I’m looking at a topic that’s a little different than the IMDB embedding example from the course. In my dataset, we just have a boolean for if each user “bought” each item, and the end goal is a recommendation to existing users for what other items they’d like to buy, based on their history. So rather than a sparse matrix with various values, you can think if it as a matrix of a 1 for every user-item pair that was purchased, and everything else 0s.

If I apply the default technique as in the course, I train a model that uniformly predicts 1 all the time. (This makes sense, as every example I feed it in training is a 1.) Is there a standard technique to train an embedding model on the 0s as well?

I think `MSELossFlat`

effectively skips NaNs when computing the loss, so I’m imagining filling all the NaNs with 0s in the big items x users matrix, but it seems like there’s probably a more elegant solution.

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I’d imagine that items bought by a single user would be only a small fraction of all the items, so your big matrix would have mostly zeros.

What I tried on the Movie Lens dataset is to select a random set of the not seen user-movie pairs that has the same size as the original ratings and concatenate it together.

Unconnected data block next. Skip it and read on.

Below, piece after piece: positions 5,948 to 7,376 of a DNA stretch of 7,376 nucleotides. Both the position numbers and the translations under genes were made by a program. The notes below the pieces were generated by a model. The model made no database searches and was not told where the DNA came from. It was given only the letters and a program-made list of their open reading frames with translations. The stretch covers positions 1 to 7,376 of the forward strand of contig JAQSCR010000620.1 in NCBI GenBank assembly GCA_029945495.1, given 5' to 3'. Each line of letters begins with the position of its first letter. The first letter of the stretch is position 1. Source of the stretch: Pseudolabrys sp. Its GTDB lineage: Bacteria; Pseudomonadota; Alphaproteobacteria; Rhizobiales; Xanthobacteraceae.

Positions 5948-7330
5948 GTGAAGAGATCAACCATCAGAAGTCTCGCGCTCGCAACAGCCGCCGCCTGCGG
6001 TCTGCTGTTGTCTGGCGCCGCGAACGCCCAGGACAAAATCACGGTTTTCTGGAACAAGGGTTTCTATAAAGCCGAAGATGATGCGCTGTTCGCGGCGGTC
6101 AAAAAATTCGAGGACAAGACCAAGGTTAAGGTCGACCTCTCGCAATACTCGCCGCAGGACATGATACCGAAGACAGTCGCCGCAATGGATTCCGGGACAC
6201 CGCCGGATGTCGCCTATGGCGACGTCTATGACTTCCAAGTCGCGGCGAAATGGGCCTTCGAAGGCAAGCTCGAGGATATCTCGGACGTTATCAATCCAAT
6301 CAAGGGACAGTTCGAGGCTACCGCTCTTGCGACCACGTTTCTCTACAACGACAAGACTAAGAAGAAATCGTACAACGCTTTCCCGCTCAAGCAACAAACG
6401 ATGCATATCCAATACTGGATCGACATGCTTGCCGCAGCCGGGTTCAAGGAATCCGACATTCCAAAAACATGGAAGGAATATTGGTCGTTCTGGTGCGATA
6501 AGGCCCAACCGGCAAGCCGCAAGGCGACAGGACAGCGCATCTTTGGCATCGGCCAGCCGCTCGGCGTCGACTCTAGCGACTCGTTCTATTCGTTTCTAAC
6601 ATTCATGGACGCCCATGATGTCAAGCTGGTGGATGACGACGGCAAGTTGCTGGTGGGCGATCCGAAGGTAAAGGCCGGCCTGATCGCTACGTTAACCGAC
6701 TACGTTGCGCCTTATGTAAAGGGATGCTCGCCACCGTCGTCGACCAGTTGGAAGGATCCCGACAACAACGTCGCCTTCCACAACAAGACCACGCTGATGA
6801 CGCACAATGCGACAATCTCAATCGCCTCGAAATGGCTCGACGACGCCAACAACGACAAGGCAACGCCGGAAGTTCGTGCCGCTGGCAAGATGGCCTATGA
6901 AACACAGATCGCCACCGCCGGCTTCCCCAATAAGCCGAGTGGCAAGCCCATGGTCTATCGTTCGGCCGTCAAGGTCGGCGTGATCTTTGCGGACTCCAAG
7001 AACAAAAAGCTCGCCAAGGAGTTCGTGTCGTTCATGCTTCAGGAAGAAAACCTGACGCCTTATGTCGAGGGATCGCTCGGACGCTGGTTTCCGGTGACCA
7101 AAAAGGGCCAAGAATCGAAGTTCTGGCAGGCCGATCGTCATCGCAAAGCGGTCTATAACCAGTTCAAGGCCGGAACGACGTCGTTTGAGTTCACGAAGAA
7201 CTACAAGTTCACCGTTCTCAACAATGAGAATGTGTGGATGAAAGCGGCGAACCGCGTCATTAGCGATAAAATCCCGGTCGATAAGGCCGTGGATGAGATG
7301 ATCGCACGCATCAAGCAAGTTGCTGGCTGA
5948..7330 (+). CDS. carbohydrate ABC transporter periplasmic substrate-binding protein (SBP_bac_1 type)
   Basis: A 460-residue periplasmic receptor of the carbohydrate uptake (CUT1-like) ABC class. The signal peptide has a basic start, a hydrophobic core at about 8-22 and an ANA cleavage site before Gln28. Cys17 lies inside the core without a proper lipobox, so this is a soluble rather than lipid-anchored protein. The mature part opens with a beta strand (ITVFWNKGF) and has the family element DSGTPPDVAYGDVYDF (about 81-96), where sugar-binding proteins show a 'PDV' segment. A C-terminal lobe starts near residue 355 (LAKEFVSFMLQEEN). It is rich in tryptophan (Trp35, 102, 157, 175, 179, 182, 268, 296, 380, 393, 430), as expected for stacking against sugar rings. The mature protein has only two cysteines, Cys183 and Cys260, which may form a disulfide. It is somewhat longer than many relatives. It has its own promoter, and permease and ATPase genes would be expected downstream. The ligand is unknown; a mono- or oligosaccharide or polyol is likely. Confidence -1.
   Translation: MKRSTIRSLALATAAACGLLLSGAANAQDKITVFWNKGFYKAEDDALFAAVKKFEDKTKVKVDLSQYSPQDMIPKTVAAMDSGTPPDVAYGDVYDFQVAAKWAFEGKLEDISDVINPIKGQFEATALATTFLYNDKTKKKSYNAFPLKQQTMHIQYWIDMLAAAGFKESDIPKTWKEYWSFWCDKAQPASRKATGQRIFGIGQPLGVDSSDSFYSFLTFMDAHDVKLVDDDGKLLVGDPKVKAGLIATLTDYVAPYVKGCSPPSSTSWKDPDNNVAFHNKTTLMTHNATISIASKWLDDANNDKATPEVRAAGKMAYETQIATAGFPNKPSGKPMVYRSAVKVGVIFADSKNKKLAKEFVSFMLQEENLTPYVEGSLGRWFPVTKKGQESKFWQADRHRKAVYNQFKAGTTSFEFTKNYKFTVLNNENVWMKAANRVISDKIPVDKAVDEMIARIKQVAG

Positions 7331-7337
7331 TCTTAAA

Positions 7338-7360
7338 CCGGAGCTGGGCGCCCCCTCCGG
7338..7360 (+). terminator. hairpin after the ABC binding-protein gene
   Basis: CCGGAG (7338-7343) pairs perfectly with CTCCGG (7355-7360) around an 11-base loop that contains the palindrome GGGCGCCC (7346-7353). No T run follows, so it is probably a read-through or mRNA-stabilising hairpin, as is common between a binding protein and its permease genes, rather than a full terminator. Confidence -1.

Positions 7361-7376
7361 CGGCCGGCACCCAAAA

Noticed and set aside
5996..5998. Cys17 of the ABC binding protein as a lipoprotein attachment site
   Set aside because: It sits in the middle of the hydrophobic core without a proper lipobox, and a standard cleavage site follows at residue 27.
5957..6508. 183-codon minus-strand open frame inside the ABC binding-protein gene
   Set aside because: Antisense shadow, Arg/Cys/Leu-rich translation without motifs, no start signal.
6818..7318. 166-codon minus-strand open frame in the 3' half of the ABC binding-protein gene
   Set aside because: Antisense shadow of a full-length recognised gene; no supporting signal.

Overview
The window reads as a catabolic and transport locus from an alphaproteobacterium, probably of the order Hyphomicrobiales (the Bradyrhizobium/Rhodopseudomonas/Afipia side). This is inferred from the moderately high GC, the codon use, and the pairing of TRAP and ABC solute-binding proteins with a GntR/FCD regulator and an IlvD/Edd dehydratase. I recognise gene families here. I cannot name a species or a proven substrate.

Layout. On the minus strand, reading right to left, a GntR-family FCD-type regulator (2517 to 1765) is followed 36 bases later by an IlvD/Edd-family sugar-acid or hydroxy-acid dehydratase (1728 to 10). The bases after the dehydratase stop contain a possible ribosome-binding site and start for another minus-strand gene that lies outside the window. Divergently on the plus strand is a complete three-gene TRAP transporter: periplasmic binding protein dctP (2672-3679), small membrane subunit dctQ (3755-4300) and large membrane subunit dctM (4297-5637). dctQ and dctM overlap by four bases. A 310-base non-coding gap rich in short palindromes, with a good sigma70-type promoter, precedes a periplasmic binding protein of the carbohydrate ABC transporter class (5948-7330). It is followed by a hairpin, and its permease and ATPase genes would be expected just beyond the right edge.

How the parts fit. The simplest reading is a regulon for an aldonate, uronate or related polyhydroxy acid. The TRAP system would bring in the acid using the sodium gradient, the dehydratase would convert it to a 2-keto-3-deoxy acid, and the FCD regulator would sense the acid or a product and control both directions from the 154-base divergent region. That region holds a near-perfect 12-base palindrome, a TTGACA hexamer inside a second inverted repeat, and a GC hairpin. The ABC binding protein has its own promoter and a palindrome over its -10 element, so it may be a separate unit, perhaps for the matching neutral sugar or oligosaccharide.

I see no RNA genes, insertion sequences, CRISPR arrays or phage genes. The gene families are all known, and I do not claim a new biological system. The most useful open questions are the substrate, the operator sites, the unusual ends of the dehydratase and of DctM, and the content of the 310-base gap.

It trained to 83% accuracy so it does seem to learn something. The code is here. It’s pretty much the same as the course notebook just with changing all the ratings to 1 and adding the negative samples.

Some other things I would try: add more negatives, maybe rotate them epoch to epoch, give higher probability of being chosen to more popular movies, change the loss function to cross entropy - MSE doesn’t make much sense when we are only dealing with 0 or 1 values.

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Indeed, the overwhelming number of user-item pairs have zero values. I’m trying a very similar technique to what you suggest, so that’s comforting. As a first pass, from the training set of N user-item pairs that exist, I randomly generate N user-item pairs and concatenate them with the original data with target = 0. Good callouts for iterating on that—I’ll have to think about if the negative examples should be evenly distributed across the matrix or have some weight based on item popularity.

Another thought is that it seems like it might be simple to modify the default loss functions with something like a pre-process step of `t[isnan(t)] = 0`

, so that the input data size stays the same but the mean over the rows has 0s instead of nulls for the missing entries.